#WhyIChoseEducation: ‘My Personal and Professional Mission is To Expand and Improve the Socioeconomic Mobility of Traditionally Underrepresented Communities,’ Says Marshall Anthony Jr. ’16MED
This is part of a monthly “Why I Chose Education” series in which NC State College of Education alumni, students, faculty and staff share why they chose education.
As a Greensboro, North Carolina, native, Marshall Anthony Jr. ’16MED is familiar with the historic date of Feb. 1, 1960. And that historic event propels him to want to make a difference in educational policy and serve as an activist for underrepresented communities.
Feb. 1, 1960, is the date of the Greensboro Sit-In, a civil rights protest when four Black male freshmen from North Carolina Agricultural and Technical State University staged a sit-in at the segregated Woolworth’s lunch counter and refused to leave after being denied service, sparking a sit-in movement among college towns throughout the south.
“They made a stance by sitting down and literally birthed a movement. College students changed the world and they have always been either directly or very close to most of the contemporary changes to society that I have benefitted from,” Anthony said. “I’m passionate about preserving that tradition and advancing it because we still have a range of issues that still need to be addressed within the education system and at large. Education is a microcosm of the larger society and I always feel if you can change it with education, doing it at a more macro-social level is right there behind, too.”
Anthony serves as a senior policy analyst for higher education at the Center for American Progress in Washington, D.C., and says he was raised around a culture of activism. In his role at the Center of American Progress, he helps “advance the think tank policy priorities on higher education, specifically as it relates to equity, accountability and attainment.”
He earned his undergraduate degree from NC State’s Poole College of Management, where he studied business and human resources. In 2016, he received his Master of Education in higher education administration from the NC State College of Education.
As a higher education researcher, Anthony was asked to serve as a witness for the United States Congress’ Subcommittee Hearing on “Expanding Access to Higher Education and The Promise It Holds,” on Tuesday, June 29.
“I am a researcher in higher education and I’ve spent a lot of years studying it and applying the techniques to address everyday solutions. My personal and professional mission is to expand and improve the socioeconomic mobility of traditionally underrepresented communities,” Anthony said. “I’m also passionate about higher education because I have the lived experiences of the successes as well as, unfortunately, the failures, of not just the education system at large, but definitely as it relates to higher education.”
Anthony shares what he enjoyed most about being part of the NC State College of Education, an experience within the college that impacted him, how education has shaped him, what others should know about the College of Education and a recent experience that has inspired him.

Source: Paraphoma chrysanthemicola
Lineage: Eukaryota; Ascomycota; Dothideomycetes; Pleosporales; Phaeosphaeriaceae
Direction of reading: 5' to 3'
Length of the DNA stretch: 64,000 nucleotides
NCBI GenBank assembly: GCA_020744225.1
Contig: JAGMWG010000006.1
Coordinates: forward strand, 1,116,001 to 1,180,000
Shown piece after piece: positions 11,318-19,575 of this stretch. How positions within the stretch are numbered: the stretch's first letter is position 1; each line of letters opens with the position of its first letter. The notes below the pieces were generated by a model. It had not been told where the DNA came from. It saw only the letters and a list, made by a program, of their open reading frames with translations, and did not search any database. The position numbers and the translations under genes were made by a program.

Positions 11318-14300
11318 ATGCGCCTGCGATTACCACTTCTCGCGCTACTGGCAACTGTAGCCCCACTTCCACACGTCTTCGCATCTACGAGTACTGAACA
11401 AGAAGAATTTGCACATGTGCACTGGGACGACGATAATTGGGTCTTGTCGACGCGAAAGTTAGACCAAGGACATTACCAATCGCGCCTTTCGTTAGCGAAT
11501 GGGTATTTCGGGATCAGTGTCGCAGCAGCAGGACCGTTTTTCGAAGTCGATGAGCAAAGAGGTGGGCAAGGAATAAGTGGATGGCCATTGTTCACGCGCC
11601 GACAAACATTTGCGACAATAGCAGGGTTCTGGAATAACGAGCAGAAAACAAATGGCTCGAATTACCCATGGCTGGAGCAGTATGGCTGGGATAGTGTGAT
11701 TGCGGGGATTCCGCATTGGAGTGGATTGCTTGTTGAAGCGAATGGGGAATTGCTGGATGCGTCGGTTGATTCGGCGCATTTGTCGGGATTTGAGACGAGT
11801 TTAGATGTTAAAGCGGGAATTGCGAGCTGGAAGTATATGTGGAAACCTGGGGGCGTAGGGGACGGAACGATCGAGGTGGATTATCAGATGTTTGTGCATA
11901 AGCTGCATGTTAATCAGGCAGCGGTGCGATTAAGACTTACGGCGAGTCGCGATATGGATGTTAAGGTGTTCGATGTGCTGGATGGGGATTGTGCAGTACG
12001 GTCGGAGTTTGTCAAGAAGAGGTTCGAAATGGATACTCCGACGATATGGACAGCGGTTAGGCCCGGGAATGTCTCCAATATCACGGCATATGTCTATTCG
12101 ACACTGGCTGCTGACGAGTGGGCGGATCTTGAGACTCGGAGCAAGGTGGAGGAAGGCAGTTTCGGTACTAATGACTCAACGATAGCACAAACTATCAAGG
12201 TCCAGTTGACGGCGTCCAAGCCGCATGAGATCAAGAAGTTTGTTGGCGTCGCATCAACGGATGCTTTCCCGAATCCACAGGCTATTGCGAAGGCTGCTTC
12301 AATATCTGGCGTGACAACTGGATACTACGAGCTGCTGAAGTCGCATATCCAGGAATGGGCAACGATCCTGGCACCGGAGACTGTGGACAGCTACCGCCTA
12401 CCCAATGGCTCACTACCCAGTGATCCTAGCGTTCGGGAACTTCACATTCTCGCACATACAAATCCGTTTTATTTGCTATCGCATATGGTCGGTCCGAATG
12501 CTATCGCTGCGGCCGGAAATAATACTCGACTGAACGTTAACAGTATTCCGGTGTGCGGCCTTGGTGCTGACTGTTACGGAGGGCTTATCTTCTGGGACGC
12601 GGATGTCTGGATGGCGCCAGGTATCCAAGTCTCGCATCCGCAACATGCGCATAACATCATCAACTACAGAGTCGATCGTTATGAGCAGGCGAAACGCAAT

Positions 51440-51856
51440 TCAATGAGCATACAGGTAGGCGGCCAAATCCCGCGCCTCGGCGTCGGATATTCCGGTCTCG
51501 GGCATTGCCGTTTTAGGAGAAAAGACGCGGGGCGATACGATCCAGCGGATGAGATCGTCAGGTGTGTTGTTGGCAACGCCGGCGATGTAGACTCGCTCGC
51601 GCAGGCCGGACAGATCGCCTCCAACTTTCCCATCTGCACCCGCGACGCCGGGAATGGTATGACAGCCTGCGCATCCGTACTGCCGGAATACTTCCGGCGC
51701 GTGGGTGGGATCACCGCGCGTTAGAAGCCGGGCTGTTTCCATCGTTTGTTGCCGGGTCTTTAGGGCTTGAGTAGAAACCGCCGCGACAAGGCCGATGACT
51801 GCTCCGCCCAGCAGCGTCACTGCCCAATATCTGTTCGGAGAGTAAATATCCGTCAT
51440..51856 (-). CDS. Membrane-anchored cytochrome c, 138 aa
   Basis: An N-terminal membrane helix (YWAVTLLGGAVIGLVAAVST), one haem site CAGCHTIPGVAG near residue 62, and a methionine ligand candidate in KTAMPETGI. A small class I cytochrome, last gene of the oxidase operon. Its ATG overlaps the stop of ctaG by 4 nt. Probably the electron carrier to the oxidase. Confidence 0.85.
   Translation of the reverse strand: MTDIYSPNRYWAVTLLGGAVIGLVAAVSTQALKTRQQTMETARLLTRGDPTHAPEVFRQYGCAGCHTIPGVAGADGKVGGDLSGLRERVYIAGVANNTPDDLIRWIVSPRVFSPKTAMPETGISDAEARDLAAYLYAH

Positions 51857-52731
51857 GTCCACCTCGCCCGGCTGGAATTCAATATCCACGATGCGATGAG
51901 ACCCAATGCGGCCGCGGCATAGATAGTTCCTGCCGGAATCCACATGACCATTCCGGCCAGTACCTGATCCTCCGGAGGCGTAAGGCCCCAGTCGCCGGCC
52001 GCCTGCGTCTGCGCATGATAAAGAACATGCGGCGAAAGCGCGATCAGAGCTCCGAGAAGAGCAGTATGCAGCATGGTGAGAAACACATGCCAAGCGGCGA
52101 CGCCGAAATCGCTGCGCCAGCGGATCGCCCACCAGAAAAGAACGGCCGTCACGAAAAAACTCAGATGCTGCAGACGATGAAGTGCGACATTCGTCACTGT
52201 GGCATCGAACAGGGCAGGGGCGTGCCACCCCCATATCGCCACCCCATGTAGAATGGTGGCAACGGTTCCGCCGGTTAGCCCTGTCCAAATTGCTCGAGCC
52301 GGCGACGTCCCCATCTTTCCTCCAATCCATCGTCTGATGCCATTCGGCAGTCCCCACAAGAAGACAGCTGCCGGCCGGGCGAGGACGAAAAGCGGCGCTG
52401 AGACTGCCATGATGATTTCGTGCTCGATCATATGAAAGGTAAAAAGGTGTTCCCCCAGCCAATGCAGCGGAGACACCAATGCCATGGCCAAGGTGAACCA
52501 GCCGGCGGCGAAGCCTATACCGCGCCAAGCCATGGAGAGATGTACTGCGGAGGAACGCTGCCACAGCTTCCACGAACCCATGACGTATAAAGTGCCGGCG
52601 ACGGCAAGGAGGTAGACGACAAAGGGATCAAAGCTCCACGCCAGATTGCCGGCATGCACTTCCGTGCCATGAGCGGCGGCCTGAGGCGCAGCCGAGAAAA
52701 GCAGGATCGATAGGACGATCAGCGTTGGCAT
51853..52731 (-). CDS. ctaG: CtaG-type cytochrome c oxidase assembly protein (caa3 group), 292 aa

What I Enjoyed Most About Being Part of the College of Education: Coming from the business school, it was a completely different environment. The pedagogy was different and the cohort model was different as well. That was one of the positive things I liked. I started with a group of about 16 full-time students (we did have a couple of part-time classmates); we called ourselves the Sweet 16. We were able to go through each assignment together. We laughed, sometimes we cried and being able to see our growth for two years was a great asset as well.
And also seeing my alma mater from a different perspective. The master’s program allowed me to look behind the curtain, per se, of how the largest institution in North Carolina functions. Being able to look behind the scenes and see how student affairs works with academic affairs, which works in tandem with advancement and all of the aspects of higher education, really was a playground of learning in my opinion, and I was fortunate enough to be able to work with great practitioners and faculty, and students and friends who I still talk to to this day.
How Education Has Shaped Me: I went to elementary and middle school at Title 1 schools, which are typically comprised of students such as myself, from low-income backgrounds with limited resources. But then I went to high school and did all of my collegiate education at well-resourced, predominantly white institutions. Going from a completely diverse environment with limited resources to one that is much more homogenized with a lot of resources was an eye-opening experience. And even reflecting on the schools I went to for elementary and middle school, seeing how stratification and tracking of students worked, I look now and see how that played a role in my classmates’ lives and a lot of their decisions as well, whether good or bad.